How much time do you spend thinking about your weight?
If you're overweight and fed up with being overweight, then probably you think about it a lot. And the vast majority of these thoughts will be negative and self-critical.
Many of my clients are women who are successful in every area of their life, and yet because they're overweight, they find their mind clogged up with negative thoughts.
These thoughts are based around:
"Why can't I figure this out?"
"What's wrong with me?"
And a common one in the age group of women I see in my clinic is: "I'm going to grow old and fat".
And there is a strong undercurrent of self-blame. Usually it relates to a perception that they lack willpower. I often hear clients describe themselves as "greedy".
But how helpful is this self-criticism? Does it really help you? Has it helped you so far?
I have heard of clients lying awake at night cursing themselves for their inability to manage their weight. Is this really the foundation of successfully overcoming this problem?
Castigating yourself doesn't make you want to lose weight any more than before. It just makes you miserable.
Now, let me be clear here; telling you to stop blaming yourself is not the same as absolving you of all responsibility.
I think you should take full responsibility for your health. But just cut back on the self-blame. Self-blame is a distraction. It doesn't help.
Here are five tips for ridding yourself of self-blame:
1. Remember that being overweight is a common problem
2/3 of the population in the UK and US are overweight. In other words, most people are struggling with their weight. You're definitely not alone.
2. Stop depriving yourself to lose weight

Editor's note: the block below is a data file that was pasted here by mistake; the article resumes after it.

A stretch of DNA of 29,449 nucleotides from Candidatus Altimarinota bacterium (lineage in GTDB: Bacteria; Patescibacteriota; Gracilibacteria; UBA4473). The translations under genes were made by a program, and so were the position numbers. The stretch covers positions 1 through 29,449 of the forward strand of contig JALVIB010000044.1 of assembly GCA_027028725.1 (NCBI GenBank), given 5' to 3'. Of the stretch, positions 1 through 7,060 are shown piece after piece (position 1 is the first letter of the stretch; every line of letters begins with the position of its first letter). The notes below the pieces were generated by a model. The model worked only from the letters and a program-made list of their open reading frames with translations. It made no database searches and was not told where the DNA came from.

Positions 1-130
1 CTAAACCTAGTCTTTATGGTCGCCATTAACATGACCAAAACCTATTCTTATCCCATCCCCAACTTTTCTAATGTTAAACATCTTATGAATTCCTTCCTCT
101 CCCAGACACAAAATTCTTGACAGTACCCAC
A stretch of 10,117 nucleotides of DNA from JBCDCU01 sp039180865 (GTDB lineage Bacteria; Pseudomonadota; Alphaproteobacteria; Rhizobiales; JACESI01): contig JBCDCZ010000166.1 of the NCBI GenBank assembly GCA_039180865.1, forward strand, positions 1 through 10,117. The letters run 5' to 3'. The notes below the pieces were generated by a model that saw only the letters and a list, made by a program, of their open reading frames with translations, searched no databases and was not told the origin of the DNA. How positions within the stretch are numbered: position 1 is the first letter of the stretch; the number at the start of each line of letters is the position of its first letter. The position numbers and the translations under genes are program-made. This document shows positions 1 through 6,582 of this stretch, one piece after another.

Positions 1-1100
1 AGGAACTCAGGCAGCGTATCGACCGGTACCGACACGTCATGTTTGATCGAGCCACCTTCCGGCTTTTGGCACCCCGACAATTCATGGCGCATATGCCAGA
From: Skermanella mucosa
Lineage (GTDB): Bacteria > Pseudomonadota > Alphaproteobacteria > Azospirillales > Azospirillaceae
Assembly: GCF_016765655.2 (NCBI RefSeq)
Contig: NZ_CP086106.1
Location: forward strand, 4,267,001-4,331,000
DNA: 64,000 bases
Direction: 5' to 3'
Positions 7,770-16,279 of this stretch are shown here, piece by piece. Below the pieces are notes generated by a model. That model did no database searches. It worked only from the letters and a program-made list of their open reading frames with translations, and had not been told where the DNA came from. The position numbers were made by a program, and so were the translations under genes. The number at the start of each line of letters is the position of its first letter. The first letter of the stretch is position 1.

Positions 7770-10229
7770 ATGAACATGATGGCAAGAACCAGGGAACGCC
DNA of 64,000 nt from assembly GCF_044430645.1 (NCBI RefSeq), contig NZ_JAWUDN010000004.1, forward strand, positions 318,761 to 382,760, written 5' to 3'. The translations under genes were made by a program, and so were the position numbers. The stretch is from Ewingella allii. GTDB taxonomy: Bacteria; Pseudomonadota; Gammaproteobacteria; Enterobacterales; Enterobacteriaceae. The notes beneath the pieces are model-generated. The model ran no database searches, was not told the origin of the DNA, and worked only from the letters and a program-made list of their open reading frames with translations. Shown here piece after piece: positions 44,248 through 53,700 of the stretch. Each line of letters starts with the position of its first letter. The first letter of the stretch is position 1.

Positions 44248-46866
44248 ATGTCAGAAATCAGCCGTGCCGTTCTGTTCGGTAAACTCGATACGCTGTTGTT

Starving yourself is never going to be a long-term solution to your weight. The deprivation intensifies cravings and the unpleasantness and feeling of missing out and will make you want to give up.
When you think that weight loss is painful, you will naturally not want to do it, and then feel bad that you're not taking the necessary steps to lose weight.
Instead of drastic deprivation, make small changes to your eating that don't feel depriving. This will feel much easier to do.
Always think of changing habits rather than dieting.
3. Go easy on yourself
I'm sure you might want to lose all your excess weight in a few weeks, but this is not realistic. Instead, set a smaller goal and be gentle with yourself.
As long as you can keep your motivation up, losing weight a bit slower is not going to be a problem in the long-run.
4. Find others to encourage you
If you're losing weight slowly but steadily, the biggest danger is losing focus or motivation.
A friend or family member who can help you keep on track is invaluable.
Slimming groups can also be very motivating. But a downside is if other members are more overweight than you, it can create complacency.
5. Remove temptation instead of resisting it
How do you eat a chocolate cake if it's not there? You can't.
Most people waste time trying to fight temptation and then beat themselves up when they fail. A much easier alternative is to not keep it there in the first place.
Lose the self-blame
Feeling more miserable and down on yourself will not make your weight loss easier or more likely to happen.
You don't need to wallow in self-blame. Instead, take responsibility for making positive changes to your habits.